Forum - Banjo Ben Clark

Apollo 50th

I have to admit being a space buff since childhood and enjoying all the current TV coverage of the Apollo landing. I’ve visited KSC twice and marveled at the giant Saturn V rockets and Lunar module. Got to see the Apollo 11 movie documentary with the enhanced HD footage, which really makes you feel your back in 1969 on launch day.
Even though I’ve seen footage of the moon landings a million times over, I never get tired of watching the footage and the outstanding achievements of crew and ground support that made it all happen. :+1:


@MissMaggie has some interesting connections to the space world, perhaps she’ll share!


Me2 I grew up fascinated with space travel from the beginning Sputnik 1 on thru the Pioneer, Mariner, Apollo, Voyager and Mars the missions I regularly check the progress of Curiosity.

Couple of interesting sites

Remember this ???

Yes, I check Curiosity too. :+1:

Do you know… I feel very blessed that the first "One small step for man… " Happened on my 4th Birthday!

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Well, other than being a moon shot nerd (Mercury, Gemini & Apollo), I worked on the Space Shuttle program, specifically the main engine controllers, as an engineering intern when I was at university. Got to go to some up close shuttle launches including the first night launch. That was kinda cool.

The 50th anniversary of the moon landing is a big stinkin’ deal. I’m a big Apollo 11 fan and a particular fan of Neil Armstrong and his coolness and humility and I vividly remember watching the landing on a black & white TV in 1969; I was almost 8. I remember the captivation and the feeling of wonderment. Of course, we didn’t realize the intensity and how perilous it really was at the time.

Just as they began their descent, spotty data and voice communications caused serious concern and the flight director had to start considering a mission abort. Buzz Aldrin was able to use and adjust alternate antennas to overcome the problem.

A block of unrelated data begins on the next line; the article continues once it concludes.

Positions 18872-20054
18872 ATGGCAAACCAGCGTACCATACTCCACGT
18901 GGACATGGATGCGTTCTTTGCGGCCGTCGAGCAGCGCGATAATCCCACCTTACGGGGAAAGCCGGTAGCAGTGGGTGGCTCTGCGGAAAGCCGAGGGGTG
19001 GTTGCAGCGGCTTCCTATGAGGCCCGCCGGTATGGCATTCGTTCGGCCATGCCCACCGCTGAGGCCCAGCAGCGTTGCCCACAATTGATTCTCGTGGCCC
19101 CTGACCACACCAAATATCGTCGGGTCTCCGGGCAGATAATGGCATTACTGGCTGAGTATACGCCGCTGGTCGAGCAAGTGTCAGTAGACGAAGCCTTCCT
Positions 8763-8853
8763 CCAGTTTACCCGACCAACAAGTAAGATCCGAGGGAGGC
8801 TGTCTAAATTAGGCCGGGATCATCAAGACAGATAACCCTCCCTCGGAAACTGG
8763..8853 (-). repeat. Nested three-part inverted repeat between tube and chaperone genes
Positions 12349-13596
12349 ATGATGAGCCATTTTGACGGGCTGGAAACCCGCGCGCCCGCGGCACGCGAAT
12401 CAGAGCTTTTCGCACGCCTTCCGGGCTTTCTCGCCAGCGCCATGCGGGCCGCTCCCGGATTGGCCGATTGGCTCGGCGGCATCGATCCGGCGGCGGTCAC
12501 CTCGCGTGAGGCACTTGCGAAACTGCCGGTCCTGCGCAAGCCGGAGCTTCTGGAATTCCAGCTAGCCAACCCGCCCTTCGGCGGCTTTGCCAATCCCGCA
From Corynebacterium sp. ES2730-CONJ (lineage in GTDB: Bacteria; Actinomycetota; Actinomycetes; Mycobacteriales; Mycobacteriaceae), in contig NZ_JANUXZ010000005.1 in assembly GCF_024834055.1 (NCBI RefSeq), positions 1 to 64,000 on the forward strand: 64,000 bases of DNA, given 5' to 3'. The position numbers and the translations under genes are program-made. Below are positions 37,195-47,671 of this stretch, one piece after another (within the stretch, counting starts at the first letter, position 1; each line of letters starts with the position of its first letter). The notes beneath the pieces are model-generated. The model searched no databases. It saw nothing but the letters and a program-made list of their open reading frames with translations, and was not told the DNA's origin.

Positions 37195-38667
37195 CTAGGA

On the way down in the Lunar Module, a navigation error becomes apparent forcing a landing miles beyond their nice flat smooth target, right in the path of truck sized boulders and craters. Cool hand Neil takes the controls and pitches the LM forward to increase horizontal speed to get beyond those hazards including one crater larger than football field.

Getting low on fuel, he has to deal with other distracting issues including two potentially mission ending unknown program alarms (1201 & 1202) on the guidance computer. He stayed focused on the task while mission control investigated the alarms and after a few tense moments gave the OK for landing. After having bled off the excessive forward speed, “60 seconds” comes the call over the radio from Houston Capcom Charlie Duke referring to the fuel remaining. Neil slows his descent and searches for a good landing spot. As Buzz calmly calls out altitude and speed to Neil, Houston Capcom calls “30 seconds”. Expertly and calmly, Neil touches down with less than 20 seconds of fuel remaining. After a couple of LM shutdown procedures, Neil radios “Houston, uh… Tranquility Base here, the Eagle has landed”.